Tags not always built

Using corporate Travis for private github repos, we use tags to trigger builds to certain environments.
For example, let’s say we have commits on master triggering a deploy to a dev environment, and certain tags trigger deploy to staging environment, etc.

However, recently a number of times we’ve seen that Travis hasn’t picked up tags. Builds aren’t started for the tags, hence no deploy is made to the corresponding environment.

Let’s say I’ve done a npm version patch and pushed that to origin. Travis picks up the new commit on master and makes a build for that (which is deployed to dev), and usually also makes a build for the tag, e.g. v1.3.12 which is deployed to staging. However, sometimes the tag build just isn’t triggered.

Today when this happened I tried using “trigger custom build”, and I then noticed that in the branch selector, my new tag is not even available. Older tags such as v1.3.10 and v1.3.11 are shown though. So it’s like Travis isn’t even aware about there being a new tag on the repo.

Is this a known issue?

My workaround is usually to create yet another version tag, but it’s less than reliable that we can’t trust Travis to always deploy what we tag, and sometimes we’ve even missed the fact that a deploy was never made for a few days. :frowning:

Hey @henhal,

So from Git’s point of view when using a tag it’s kind of like a branch. So let’s say you have something like the branches: only:, this would (from my understanding) apply to the tags as well.

Without seeing a .travis.yml it’s hard for me to speculate, but It’ll likely be more convenient to use a compound build condition instead of `branches, so for example:

if: branch = master OR tag IS present

Please also read: Customizing the Build - Travis CI

Thanks @Montana

Excerpt from travis.yml:

deploy:
- provider: script
  script: npm run deploy:dev
  skip_cleanup: true
  on:
    branch: master
- provider: script
  script: npm run deploy:prod
  skip_cleanup: true
  on:
    tags: true

Thing is, this has worked for 5+ years, and still works - 99%-ish of the time! But that 1% can be fatal, and it started happening just recently.
This morning it happened again, and just like last time, when I try to trigger a manual build, the tag v1.3.15 is not recognized by Travis CI, although that tag is pushed upstream and can be seen as a release also in GitHub. Only by making yet another tag v1.3.16 am I able to get Travis CI to pick up the build. Note that after making a second tag, Travis CI’s “trigger manual build” is now aware of v1.3.16 but still not about v1.3.15.

Do you see any reason why using a compund build condition instead of my current setup would resolve a problem where tags are generally picked up OK but sometimes not? Personally I’d think the problem is more likely to be due to some bug in Travis, missing a hook call from GitHub hence not knowing about the tag existing, and then not syncing/fetching tags manually at any time either to pick up on hook calls that may have been lost.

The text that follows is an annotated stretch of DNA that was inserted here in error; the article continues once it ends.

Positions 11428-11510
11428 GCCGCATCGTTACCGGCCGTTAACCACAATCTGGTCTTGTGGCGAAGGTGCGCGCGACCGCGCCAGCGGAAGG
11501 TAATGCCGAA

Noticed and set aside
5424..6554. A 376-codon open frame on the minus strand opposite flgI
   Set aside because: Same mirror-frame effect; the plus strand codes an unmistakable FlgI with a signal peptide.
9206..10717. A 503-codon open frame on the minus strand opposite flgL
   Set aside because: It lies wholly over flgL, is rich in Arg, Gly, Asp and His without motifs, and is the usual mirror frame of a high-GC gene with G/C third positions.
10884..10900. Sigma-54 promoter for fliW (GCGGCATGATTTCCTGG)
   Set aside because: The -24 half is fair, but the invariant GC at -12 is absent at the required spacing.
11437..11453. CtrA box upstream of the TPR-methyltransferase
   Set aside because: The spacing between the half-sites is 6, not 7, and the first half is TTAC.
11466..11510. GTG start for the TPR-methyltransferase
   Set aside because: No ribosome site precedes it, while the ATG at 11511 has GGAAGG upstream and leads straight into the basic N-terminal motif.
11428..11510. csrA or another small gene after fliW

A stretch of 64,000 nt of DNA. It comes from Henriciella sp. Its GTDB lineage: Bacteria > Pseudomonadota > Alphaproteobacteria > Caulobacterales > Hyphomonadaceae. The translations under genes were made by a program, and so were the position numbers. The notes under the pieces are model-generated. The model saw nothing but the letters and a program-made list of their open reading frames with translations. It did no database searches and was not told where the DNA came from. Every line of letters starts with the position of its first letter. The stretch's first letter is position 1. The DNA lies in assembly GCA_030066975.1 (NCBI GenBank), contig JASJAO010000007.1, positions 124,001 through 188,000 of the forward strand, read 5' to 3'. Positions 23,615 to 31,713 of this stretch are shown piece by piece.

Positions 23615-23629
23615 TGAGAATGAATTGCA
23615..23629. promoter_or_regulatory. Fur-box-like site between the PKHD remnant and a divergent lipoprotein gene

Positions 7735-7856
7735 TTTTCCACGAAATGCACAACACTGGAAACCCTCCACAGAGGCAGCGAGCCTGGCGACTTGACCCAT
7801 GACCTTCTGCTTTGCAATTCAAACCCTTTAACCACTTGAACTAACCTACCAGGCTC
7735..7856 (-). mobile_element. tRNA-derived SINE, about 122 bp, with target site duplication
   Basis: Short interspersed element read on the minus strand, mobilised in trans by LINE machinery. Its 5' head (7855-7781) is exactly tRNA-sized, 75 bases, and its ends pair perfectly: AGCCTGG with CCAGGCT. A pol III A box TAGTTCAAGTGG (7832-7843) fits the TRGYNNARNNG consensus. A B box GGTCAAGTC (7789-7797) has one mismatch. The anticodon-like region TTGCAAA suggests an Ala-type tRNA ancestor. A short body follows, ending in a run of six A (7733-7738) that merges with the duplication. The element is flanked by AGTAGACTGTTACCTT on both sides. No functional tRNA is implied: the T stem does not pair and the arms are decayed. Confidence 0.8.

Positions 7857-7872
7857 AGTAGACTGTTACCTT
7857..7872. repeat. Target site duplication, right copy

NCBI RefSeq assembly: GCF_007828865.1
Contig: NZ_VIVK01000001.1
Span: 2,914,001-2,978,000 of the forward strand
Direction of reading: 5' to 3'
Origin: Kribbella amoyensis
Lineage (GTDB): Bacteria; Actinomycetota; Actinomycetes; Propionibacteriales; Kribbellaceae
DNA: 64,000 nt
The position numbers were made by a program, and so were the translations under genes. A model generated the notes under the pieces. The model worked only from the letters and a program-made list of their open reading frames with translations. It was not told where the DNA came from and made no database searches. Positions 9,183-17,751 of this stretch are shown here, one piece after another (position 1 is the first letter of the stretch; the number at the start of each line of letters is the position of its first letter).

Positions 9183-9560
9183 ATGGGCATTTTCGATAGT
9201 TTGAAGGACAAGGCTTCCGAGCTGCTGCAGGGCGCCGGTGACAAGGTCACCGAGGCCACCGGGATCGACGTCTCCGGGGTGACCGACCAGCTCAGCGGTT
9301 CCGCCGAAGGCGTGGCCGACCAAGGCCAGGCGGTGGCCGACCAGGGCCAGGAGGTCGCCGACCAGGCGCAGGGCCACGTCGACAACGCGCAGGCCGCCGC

Because a) the tag does exist in the git repo b) it works most of the time but fails only occasionally - why would using another syntax for the build condition fix such an intermittent problem?

Hey @henhal,

Let me look at some of this more in-depth in our logs and see if where the hiccup is.

Cheers.

Is there any followup on this?

We ran into this issue as well, and it’s pretty concerning IMHO

The required parameter tag_name is derived from $TRAVIS_TAG (or git describe --tags --exact-match if this is undefined). At least, this is the design. If you managed to override it, then it might be a bug. I’ve put in a note internally, have you tried doing:

all_branches: true
1 Like

@Montana Did you mean like this?

- provider: script
  script: npm run deploy:prod
  skip_cleanup: true
  on:
    all_branches: true
    tags: true

If so, I will add this to my config and see if it helps.
However, I found something interesting today. I went back to one of my repos that had this problem a few months ago, and noticed that v1.3.15 which had been ignored had then been built 14 days after v1.3.16 (which was created simply to force-trigger a build due to v1.3.15 not being picked up). So, build #556 was built on June 4 for v1.3.16, and then #567 was built on June 18 for v1.3.15. Both jobs took 4 minutes, so it was not that it started but never finished or anything like that - the job for the older tag was started 2 weeks after the tag was created, and after several consecutive tags had been built immediately. So to me this indicates that something triggered Travis 2 weeks later to pick up a tag that had previously been overlooked?

The above advice did not work, and in fact, today I encountered this problem happening not only for a tagged build but for an ordinary commit to master.
The PR was merged, the commit is on master in GitHub but 1.5 hours later there’s no trace of any job in Travis for that commit.

Is there any attention on this bug, as it’s really deceptive, only happening sometimes, but with severe consequences - it seems we simply cannot rely on Travis as we used to?